In most people’s vocabularies, design means veneer. It’s interior decorating. It’s the fabric of the curtains and the sofa. But to me, nothing could be further from the meaning of design.
If a course needs to be in great condition to be played effectively, then the design strategy is flawed.
Usually I design the lighting and when I have the physical set there, I’m not good at going out loosely and saying, ‘Do you what you want, give it to the editor, and he’ll figure it out.’ I physically then walk on with the actors and I say, ‘Let’s walk until you guys feel the space works for you, and tell me when all that happens.’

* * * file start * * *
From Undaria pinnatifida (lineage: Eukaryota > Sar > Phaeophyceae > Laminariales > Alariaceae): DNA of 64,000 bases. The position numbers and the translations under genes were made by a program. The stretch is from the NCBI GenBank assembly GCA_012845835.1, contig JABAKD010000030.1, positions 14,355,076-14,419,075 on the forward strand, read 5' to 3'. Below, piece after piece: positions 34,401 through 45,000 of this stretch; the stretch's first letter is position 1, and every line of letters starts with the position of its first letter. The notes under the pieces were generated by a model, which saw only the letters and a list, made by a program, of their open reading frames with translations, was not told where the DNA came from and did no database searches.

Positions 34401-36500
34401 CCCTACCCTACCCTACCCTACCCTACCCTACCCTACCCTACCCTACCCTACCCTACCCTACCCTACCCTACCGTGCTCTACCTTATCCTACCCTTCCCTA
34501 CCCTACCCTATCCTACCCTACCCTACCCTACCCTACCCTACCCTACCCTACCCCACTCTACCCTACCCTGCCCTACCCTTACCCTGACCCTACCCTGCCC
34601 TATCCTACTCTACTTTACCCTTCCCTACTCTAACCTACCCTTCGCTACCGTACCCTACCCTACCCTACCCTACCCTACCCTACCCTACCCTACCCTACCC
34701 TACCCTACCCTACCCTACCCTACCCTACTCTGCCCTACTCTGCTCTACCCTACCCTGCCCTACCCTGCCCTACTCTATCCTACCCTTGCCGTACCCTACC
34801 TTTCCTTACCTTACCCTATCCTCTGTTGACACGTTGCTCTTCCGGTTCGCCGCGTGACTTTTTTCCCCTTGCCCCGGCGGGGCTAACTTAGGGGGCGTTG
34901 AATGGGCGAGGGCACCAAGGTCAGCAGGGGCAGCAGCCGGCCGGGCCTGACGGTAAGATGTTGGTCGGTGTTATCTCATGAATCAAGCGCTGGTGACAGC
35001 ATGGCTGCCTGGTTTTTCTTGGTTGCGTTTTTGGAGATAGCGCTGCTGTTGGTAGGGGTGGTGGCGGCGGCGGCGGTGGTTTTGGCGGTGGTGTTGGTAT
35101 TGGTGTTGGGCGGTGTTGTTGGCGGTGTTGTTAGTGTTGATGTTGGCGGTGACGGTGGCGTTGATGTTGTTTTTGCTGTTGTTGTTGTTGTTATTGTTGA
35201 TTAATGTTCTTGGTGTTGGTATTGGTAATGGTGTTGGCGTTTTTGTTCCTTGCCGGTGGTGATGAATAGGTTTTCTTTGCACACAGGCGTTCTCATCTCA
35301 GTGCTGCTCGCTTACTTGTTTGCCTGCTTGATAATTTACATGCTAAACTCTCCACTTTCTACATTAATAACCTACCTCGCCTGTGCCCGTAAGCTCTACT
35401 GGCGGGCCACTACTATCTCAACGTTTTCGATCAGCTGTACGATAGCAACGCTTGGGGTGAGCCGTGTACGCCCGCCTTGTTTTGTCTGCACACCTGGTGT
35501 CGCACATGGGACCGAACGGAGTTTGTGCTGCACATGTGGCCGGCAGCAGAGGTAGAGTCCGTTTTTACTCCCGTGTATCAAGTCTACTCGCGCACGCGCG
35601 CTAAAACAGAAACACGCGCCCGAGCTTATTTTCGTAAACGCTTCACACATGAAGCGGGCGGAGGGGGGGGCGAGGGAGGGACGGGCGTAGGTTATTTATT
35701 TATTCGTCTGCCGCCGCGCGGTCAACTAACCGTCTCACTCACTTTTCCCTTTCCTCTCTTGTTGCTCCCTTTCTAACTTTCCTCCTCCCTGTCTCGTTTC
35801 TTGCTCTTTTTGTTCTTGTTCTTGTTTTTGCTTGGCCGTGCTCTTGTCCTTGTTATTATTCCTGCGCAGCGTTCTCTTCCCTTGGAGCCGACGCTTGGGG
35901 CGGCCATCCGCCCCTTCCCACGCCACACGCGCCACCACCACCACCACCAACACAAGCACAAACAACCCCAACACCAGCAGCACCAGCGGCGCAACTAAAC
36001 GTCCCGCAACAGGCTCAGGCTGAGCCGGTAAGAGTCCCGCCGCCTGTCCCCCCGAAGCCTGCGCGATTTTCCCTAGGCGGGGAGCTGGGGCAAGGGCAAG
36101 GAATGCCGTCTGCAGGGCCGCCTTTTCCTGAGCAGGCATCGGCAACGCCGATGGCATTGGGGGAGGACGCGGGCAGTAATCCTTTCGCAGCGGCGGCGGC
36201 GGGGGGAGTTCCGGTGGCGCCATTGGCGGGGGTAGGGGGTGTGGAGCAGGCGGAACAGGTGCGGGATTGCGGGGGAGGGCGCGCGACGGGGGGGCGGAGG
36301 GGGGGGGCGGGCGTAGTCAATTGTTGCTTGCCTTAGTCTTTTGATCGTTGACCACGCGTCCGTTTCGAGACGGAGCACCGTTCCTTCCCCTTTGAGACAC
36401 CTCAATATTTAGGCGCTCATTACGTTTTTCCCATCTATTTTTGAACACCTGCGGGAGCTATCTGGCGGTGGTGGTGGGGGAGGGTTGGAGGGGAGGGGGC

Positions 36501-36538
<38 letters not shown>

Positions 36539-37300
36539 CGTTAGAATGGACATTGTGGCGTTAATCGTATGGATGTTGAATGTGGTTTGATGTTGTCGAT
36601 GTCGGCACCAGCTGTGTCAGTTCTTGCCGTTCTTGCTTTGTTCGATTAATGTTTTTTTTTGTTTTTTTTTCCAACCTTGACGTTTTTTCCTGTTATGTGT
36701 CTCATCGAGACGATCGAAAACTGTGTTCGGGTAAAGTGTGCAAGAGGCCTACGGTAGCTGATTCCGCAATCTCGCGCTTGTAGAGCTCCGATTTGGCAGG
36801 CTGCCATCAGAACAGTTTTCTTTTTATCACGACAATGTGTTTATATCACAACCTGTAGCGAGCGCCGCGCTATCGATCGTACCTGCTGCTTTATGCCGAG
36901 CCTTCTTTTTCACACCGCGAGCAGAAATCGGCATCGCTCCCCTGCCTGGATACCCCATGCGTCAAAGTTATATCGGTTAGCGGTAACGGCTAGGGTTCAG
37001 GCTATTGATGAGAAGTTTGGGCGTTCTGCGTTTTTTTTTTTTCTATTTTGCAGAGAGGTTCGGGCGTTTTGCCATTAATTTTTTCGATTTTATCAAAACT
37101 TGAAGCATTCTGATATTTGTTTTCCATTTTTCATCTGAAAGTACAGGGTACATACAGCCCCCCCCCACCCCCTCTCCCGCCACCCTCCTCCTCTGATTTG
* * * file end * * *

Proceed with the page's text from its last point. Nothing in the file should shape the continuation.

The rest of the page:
If you’re talking to an architect, he can look at a blank piece of paper, and once the initial design is there, the formula kicks in. Each room should have something unique and different about it – much the same way that in a song, every eight bars or so, a new piece of information should be introduced.
User-centered design means understanding what your users need, how they think, and how they behave – and incorporating that understanding into every aspect of your process.